Wednesday, 15 October 2014

Country Life - Visiting Home

     For the past three years I’ve lived in cities, in Scotland and France, in order to attend university. But of course, from time to time I visit home, at weekends and during holidays, as I did so this week. My main priority is to see my family, of course, but I grew up on a farm in the country, and this has various other charms for me too. The contrasts between home and the city are vast as well, as I’ve noticed when travelling between the two.

country farm landscape with hills and trees in summer in scotland

country landscape with hills, river/ stream and bridge in summer in scotland

country landscape with hills and river/ stream in summer in scotland

country farm landscape with hills and path in summer in scotland

country garden with trees, lawn and playhouse in summer

     I took it for granted growing up I think, but going home now makes me realise how lucky I was to live in such a place. I’ve shared plenty of photos here, of places around the house and out in the fields, at various times of year. I spent my childhood paddling in rivers, play-acting in our playhouse, feeding lambs, walking dogs, sledging down hills and adventuring in the forest. Not every child is as lucky as I was, and I now appreciate where I live. I find it incredibly peaceful, a far cry and pleasant break from the city.

     We also have a strong community, between the farmers and various others who live in our valley. Our homes are rather spread out, but we do all come together regularly, especially for events like the agricultural village show, the summer barbecue and the Christmas church service. This is certainly something the city lacks, where people are just anonymous faces lost in the crowds.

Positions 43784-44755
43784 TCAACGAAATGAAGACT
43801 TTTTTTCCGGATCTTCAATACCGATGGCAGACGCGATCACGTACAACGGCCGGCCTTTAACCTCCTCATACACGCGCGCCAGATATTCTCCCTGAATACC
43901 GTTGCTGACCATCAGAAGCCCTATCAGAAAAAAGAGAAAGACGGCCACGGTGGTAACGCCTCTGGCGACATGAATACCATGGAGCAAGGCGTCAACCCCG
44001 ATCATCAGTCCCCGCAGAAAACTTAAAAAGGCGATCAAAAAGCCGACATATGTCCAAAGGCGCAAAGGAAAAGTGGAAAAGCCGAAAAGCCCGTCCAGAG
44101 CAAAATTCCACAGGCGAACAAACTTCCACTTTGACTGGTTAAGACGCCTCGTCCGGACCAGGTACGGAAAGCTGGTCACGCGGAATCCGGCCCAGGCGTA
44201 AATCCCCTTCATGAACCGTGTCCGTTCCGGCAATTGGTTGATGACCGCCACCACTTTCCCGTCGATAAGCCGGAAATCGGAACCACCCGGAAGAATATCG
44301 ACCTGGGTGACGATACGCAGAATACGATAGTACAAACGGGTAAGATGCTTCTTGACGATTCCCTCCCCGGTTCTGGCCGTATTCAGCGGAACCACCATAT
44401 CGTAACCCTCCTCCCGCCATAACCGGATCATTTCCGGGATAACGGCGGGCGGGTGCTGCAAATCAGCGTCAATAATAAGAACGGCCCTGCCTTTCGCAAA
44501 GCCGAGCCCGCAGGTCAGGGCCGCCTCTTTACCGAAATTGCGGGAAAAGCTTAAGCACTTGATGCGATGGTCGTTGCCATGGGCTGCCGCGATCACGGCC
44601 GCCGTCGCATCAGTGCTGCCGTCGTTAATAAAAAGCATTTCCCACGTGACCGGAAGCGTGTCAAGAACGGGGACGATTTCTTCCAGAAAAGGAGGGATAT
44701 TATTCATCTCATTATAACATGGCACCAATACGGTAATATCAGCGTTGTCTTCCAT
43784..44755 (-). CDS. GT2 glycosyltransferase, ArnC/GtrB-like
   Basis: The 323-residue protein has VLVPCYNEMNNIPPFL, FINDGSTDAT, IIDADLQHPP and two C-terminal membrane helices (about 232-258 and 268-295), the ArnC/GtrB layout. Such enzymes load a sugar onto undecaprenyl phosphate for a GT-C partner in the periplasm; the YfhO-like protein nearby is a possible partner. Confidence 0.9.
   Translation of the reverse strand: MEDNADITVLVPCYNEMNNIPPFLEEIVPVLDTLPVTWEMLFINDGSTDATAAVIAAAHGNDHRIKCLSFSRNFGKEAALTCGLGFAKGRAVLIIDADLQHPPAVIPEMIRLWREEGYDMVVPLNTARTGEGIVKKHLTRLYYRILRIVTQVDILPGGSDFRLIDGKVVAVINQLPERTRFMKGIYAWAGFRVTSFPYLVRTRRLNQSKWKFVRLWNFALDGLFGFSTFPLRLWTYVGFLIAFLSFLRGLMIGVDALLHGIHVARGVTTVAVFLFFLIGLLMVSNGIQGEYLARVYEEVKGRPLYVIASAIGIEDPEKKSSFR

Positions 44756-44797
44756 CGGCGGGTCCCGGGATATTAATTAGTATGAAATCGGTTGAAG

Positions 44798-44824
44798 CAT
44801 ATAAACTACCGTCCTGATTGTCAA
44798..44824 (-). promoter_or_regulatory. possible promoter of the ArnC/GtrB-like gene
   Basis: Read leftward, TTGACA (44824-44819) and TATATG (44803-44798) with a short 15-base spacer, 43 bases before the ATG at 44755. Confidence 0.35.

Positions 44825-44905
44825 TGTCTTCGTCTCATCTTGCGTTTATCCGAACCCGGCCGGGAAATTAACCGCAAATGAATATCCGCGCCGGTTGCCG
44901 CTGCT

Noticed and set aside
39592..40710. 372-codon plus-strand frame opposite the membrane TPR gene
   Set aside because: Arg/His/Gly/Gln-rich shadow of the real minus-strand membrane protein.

country farm landscape in winter with trees and wall in snow in scotland

country farm landscape with trees, hills and snow in winter in scotland


country farm wall with curling stones and snow in winter in scotland

country farm landscape with trees, hills, river, bridge and snow in winter in scotland

     City life does have its merits of course - it’s far easier having everything close by, rather than driving into town all the time. And the cities has so many amenities that I never had access to, or was very far from, while living at home. An example that springs to mind was having to stop ballet lessons when I was young because the teacher moved away and there was no one else in our small town who taught it. We also had to travel far to go shopping or to the cinema, things I now take for granted in the city, and of course, there was next to no night life to speak of. And of course, it was necessary to move here for university, which I’m lucky enough to be able to attend.

     At the age I am in life, city living is certainly what suits me the most, and what I will continue to need for some time, as I graduate and begin job hunting - opportunities are scarce back home, and non-existent in the sectors I’m hoping to be in. However, I do feel very privileged to be able to enjoy both worlds, through my visits home, which I look forward to each time.

2 comments:

  1. You're so lucky to call such a beautiful place home! :) I grew up in the outskirts of London and then moved to central Bristol for university, but I've often felt like I'd much prefer to live in the countryside- perhaps in the future?
    Jennifer x
    Ginevrella | Lifestyle Blog

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    Replies
    1. Thank you so much! Yes, I've realised how lucky I am since moving to the city, although city life definitely has its merits too! Hopefully you'll get to try country life on day though!
      Xx

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